Appeal from the Circuit Court of St. Clair County. Nos. 08-JA-22, 08-JA-23, 08-JA-24, & 08-JA-25 Honorable Walter C. Brandon, Jr., Judge, presiding.
The opinion of the court was delivered by: Justice Goldenhersh
Summary order filed 2013 IL App (5th) 120474 February 15, 2013;
Motion to publish granted
JUSTICE GOLDENHERSH delivered the judgment of the court, with opinion. Justices Chapman and Wexstten concurred in the judgment and opinion.
¶ 1 The respondent, Chad B., appeals the judgment of the circuit court of St. Clair County terminating his parental rights. He argues that the circuit court erred in refusing to set aside the default judgment entered against him. The State has filed a motion for remand, arguing that the circuit court erred in entering a default judgment against Chad B. because no evidence of unfitness was presented. We find the State's motion to be well-taken. For the following reasons, we vacate the order of the circuit court of St. Clair County finding Chad
B. to be unfit and terminating his parental rights, and we remand the cause for an evidentiary hearing to determine whether Chad B. is unfit and, if so, whether his parental rights should be terminated.
¶ 2 On March 28, 2008, petitions were filed in the circuit court of St. Clair County alleging that the minors were neglected by their mother, Dawn J. On April 22, 2008, Dawn J. appeared in court and stipulated to the allegations of the neglect petition. The minors were adjudicated neglected and made wards of the court. Following a dispositional hearing, the minors were placed in the custody of the Department of Children and Family Services. Although no allegations of neglect were directed at Chad B., the court found that he should not have custody of the minors because he had not been providing any financial or other support for them and had no established residence.
¶ 3 Ultimately, the State filed petitions to terminate the parental rights of Chad B. and Dawn J. On November 9, 2010, Chad B. appeared in court and counsel was appointed to represent him. Dawn J. did not appear and was found to be in default. On February 15, 2011, Chad B. appeared at a pretrial hearing on the petitions to terminate and the cause was continued to June 7, 2011.
¶ 4 Chad B. failed to appear on June 7, 2011. The circuit court found him in default and the cause was set for disposition on July 5, 2011. On June 28, 2011, Chad B. filed a motion to set aside the default. Chad B. argued that he suffered from a medical condition which required frequent blood pressure monitoring. He stated that on the morning of the hearing he was at the hospital having his blood pressure monitored, but appeared in court later that morning. The default was set aside without objection from the State, and the cause was continued to October 25, 2011. Chad B. appeared on October 25, 2011, but the hearing was continued until February 7, 2012.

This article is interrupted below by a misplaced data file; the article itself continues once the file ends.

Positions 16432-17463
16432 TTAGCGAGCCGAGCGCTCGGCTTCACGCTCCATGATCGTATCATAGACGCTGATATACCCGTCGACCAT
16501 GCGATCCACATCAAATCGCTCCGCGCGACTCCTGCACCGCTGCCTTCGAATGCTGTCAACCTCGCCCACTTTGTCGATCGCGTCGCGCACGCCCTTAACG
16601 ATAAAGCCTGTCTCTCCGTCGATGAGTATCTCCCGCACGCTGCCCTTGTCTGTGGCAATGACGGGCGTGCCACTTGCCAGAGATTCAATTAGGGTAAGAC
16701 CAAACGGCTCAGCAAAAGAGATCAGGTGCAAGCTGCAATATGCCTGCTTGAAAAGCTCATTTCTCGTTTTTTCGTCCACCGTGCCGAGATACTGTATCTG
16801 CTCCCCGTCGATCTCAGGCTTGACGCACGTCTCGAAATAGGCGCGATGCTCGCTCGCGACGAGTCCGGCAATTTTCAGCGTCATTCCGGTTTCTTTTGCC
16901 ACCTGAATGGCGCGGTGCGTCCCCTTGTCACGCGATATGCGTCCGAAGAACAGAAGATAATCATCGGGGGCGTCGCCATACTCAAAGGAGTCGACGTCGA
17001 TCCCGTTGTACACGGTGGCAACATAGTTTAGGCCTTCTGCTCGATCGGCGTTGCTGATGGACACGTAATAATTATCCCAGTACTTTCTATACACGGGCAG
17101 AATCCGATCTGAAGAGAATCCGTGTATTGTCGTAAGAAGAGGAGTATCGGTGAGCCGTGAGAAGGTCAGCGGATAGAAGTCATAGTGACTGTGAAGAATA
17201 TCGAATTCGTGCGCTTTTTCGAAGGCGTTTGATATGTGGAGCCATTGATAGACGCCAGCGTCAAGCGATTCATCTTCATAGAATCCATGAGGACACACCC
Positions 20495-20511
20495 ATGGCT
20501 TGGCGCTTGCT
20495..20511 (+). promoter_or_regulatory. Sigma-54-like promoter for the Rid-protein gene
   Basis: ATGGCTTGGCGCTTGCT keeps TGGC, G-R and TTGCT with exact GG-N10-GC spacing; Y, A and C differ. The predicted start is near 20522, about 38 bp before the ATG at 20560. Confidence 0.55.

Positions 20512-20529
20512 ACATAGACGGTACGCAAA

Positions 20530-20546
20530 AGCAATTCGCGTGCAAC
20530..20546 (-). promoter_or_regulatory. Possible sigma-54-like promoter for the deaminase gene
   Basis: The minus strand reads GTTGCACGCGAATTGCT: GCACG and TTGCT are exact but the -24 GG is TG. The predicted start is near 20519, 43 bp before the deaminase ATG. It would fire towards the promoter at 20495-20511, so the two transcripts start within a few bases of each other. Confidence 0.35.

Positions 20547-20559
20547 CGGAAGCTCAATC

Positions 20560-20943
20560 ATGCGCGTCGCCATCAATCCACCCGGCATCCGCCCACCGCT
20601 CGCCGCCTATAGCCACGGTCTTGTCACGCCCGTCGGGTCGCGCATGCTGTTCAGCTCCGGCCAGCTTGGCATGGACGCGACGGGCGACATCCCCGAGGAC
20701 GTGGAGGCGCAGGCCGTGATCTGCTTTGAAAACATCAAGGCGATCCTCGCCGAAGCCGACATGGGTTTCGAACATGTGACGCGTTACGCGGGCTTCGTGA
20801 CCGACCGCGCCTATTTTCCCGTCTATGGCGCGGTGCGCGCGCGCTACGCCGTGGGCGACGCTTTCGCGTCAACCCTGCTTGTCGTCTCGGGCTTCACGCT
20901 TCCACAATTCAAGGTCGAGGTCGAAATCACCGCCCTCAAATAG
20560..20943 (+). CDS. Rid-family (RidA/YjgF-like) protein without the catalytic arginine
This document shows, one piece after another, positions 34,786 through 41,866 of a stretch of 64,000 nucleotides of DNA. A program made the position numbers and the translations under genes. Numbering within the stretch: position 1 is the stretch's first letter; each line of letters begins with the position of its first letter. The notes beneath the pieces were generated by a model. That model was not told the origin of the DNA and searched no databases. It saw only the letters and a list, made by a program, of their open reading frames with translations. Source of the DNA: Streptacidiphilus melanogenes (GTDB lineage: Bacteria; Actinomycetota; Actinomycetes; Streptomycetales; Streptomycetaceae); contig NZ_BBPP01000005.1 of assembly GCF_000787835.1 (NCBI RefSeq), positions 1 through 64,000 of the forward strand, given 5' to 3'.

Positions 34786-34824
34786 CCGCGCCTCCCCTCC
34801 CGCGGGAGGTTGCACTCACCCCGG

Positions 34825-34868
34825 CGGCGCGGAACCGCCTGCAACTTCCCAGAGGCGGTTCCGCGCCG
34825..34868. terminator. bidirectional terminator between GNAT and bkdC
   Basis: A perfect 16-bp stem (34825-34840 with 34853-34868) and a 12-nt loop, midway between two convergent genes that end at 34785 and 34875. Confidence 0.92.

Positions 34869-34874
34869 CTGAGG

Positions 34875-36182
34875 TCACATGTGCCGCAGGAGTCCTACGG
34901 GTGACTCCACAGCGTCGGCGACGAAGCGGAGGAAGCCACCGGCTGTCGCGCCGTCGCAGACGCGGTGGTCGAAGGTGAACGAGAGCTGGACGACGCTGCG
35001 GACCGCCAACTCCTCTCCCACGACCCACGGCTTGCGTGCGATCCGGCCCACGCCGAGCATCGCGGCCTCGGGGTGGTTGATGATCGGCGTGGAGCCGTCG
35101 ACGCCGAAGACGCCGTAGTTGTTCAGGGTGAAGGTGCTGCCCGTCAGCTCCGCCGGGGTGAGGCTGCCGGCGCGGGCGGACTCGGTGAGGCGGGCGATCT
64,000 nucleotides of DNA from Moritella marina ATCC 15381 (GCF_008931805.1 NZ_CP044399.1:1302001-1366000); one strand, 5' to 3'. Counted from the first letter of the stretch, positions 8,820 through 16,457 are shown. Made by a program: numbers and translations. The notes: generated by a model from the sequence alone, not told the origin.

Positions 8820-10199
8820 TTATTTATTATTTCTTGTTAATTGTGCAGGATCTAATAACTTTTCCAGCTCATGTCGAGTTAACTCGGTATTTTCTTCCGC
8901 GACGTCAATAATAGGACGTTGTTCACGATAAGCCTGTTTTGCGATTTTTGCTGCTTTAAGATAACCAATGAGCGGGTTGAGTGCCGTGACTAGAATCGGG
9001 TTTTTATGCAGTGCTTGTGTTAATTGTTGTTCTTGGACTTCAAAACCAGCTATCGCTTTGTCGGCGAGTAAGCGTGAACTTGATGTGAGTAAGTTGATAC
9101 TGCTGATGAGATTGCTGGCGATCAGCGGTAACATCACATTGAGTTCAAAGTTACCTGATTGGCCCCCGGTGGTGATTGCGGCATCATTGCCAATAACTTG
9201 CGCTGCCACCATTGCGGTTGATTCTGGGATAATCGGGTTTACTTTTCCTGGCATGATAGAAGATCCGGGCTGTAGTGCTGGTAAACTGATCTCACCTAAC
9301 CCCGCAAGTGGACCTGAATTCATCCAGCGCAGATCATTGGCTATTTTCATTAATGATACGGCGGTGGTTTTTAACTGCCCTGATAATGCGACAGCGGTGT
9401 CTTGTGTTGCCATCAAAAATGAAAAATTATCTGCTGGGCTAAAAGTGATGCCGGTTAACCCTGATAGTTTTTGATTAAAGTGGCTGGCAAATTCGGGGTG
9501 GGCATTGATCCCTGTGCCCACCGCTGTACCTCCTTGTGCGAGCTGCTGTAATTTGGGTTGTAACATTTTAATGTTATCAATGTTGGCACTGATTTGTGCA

¶ 5 Chad B. did not appear on February 7, 2012, but his attorney was present. Chad B. was found in default. The State recited the allegations of unfitness, but presented no evidence. The circuit court found Chad B. to be unfit and proceeded to a best-interests hearing. At the conclusion of the best-interests hearing, the circuit court found Chad B. to be unfit and that it was in the minors' best interests that his parental rights be terminated. On February 21, 2012, Chad B. filed a motion to set aside the default, arguing that on February 7, 2012, he was confused and disoriented because of difficulty in breathing and reduced oxygen intake. He further argued that he had gone to the hospital on that date and had been admitted on February 8, 2012, for pleural effusion. Following a hearing, Chad B.'s motion to set aside the default was denied. Chad B. filed a timely notice of appeal.
¶ 6 The State has filed a motion requesting that the circuit court's February 7, 2012, order finding Chad B. to be unfit and terminating his parental rights be vacated and the cause remanded for an evidentiary hearing to determine whether the respondent is unfit and, if so, whether his parental rights should be terminated. The State contends that because no evidence of unfitness was presented, the circuit court erred in finding the respondent in default. We agree.
¶ 7 A default judgment may generally be granted only when the defaulted party fails to file an answer or an appearance, and the failure of a party to appear at trial generally does not justify a default judgment. In re Marriage of Drewitch, 263 Ill. App. 3d 1088, 1094, 636 N.E.2d 1052, 1057 (1994). When a party files an appearance and places in issue the allegations of the complaint or petition, the circuit court cannot enter a default judgment simply because the party failed to appear for the trial or hearing. Reuben H. Donnelley Corp. v. Earles, 268 Ill. App. 3d 263, 265, 643 N.E.2d 1329, 1330 (1994). Instead, the petitioner must prove the allegations of the petition as if the respondent had been present to try the case. Id. In the present case, Chad B. entered his appearance and contested the allegations of the petition to terminate his parental rights. The State failed to introduce any evidence of unfitness. Consequently, the circuit court erred in entering a default judgment against him.
¶ 8 For the foregoing reasons, the February 7, 2012, order of the circuit court of St. Clair County finding Chad B. to be an unfit person and terminating his parental rights is vacated, and the cause is remanded for an ...